• How it worked out: Better than any other on this list, at least for now. During the decade in which he was making almost $19 million per season, Jeter hit .300 or better seven times, earned eight All-Star nods and won five Gold Gloves.

9. Joe Mauer, Twins: Eight years, $184 million

  • Contract duration: 2011-18
  • How it's worked out: Mauer, like Votto, is a sensational hitter. Votto, however, is Barry Bonds compared to Mauer when it comes to power. The latter batted .319 in 2012 and .324 last season, but has a combined 24 homers and 162 RBI the last three years. He will be 35 during the final season of his contract, and the Twins have transitioned him to part-time catcher, part-time first baseman/DH to ease the wear and tear.

10. (tie) Mark Teixeira, Yankees: Eight years, $184 million

  • Contract duration: 2009-16
  • How it's worked out: Teixeira hit .308 with 33 homers and 121 RBI for the Braves and Angels in 2008, and he was productive in his first three years in the Big Apple (averages of 157 games, 37 homers and 114 RBI). But he struggled in 2012, hitting .251 with 24 homers and 84 RBI, and he was limited to 53 at-bats by injury last season. He will be 36 during the final year of his contract.

10. (tie) Justin Verlander, Tigers: Seven years, $180 million

  • Contract duration: 2013-19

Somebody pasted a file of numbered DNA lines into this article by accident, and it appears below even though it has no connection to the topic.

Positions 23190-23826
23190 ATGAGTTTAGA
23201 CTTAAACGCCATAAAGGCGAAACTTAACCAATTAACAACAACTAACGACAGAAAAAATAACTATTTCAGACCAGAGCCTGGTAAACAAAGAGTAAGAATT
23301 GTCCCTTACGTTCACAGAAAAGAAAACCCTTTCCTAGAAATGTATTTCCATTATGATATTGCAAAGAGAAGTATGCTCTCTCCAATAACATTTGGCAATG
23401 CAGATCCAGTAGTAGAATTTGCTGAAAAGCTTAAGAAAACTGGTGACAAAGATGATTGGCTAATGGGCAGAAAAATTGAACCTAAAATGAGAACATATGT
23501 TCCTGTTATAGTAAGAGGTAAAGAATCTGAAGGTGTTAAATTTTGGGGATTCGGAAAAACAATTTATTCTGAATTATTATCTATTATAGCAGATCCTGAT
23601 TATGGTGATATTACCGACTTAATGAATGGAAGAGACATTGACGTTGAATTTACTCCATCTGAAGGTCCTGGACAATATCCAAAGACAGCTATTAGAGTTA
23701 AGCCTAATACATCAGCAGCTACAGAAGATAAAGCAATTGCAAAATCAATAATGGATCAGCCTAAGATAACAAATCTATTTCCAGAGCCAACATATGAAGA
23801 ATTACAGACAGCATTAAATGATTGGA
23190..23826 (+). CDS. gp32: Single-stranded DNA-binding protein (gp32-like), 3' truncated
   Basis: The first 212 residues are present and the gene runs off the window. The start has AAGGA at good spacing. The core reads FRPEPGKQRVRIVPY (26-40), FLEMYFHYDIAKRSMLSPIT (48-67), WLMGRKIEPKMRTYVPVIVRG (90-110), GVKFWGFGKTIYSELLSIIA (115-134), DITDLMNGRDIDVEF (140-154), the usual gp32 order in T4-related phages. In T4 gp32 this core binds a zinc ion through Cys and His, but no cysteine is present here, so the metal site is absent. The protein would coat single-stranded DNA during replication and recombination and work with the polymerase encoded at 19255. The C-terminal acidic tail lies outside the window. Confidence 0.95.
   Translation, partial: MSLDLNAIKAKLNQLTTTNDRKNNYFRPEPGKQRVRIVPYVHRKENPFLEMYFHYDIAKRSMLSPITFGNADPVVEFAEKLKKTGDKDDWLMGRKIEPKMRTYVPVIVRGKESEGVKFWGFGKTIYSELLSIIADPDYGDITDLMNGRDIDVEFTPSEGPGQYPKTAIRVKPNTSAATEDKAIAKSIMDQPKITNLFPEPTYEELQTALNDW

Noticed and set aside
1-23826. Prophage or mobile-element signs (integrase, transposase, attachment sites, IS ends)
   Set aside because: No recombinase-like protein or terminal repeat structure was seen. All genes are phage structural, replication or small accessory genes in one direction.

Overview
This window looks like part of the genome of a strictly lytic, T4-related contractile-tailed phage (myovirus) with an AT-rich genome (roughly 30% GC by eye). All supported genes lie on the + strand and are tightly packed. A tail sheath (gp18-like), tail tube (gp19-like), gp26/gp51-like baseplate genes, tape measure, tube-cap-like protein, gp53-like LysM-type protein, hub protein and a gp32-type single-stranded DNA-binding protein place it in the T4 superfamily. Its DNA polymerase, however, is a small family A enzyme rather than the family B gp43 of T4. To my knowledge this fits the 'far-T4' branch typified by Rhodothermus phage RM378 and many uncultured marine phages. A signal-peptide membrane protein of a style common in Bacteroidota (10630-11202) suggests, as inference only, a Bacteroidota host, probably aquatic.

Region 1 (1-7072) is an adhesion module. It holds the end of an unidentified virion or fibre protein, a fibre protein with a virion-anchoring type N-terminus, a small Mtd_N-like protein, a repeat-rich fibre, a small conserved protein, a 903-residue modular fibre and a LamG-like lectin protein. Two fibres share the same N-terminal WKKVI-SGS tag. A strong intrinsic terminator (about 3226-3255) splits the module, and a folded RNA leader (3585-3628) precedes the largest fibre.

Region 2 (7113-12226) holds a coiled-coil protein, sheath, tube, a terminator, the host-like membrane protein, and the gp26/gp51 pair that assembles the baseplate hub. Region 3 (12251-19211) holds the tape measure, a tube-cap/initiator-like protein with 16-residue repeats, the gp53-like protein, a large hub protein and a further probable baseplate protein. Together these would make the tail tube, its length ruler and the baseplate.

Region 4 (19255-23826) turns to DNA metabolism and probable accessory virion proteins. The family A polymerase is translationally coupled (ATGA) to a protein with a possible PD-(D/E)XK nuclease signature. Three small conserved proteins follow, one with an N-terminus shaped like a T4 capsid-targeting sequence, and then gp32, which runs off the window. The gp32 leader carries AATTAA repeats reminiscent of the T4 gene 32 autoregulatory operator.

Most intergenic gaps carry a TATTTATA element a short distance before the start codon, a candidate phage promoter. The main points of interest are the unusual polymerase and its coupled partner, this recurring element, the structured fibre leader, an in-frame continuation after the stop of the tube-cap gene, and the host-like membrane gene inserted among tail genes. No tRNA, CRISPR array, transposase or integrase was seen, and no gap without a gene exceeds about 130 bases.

• How it's worked out: Maybe 2013 was just a minor blip for Verlander, who had his worst ERA (3.46) and WHIP (1.32) since 2008. He will be 35 during the last year of his contract. In the short term, however, big things should still be expected from the 2011 AL MVP, who went a combined 41-13 with a 2.52 ERA and 489 Ks in 2011 and '12.

Honorable mention

The players ranked 12-15 on the biggest contract list:

  • 12. Felix Hernandez, Mariners: Seven years, $175 million; contract runs from 2013-19
  • 13. Buster Posey, Giants: Nine years, $167 million; contract runs from 2013-21
  • 14. CC Sabathia, Yankees: Seven years, $161 million; contract runs through 2015
  • 15. (tie) Matt Kemp, Dodgers: Eight years, $160 million; contract runs from 2012-19
  • 15. (tie) Manny Ramirez, Red Sox: Eight years, $160 million; unbelievably, that monster contract expired in 2008

©2014 About.com. All rights reserved.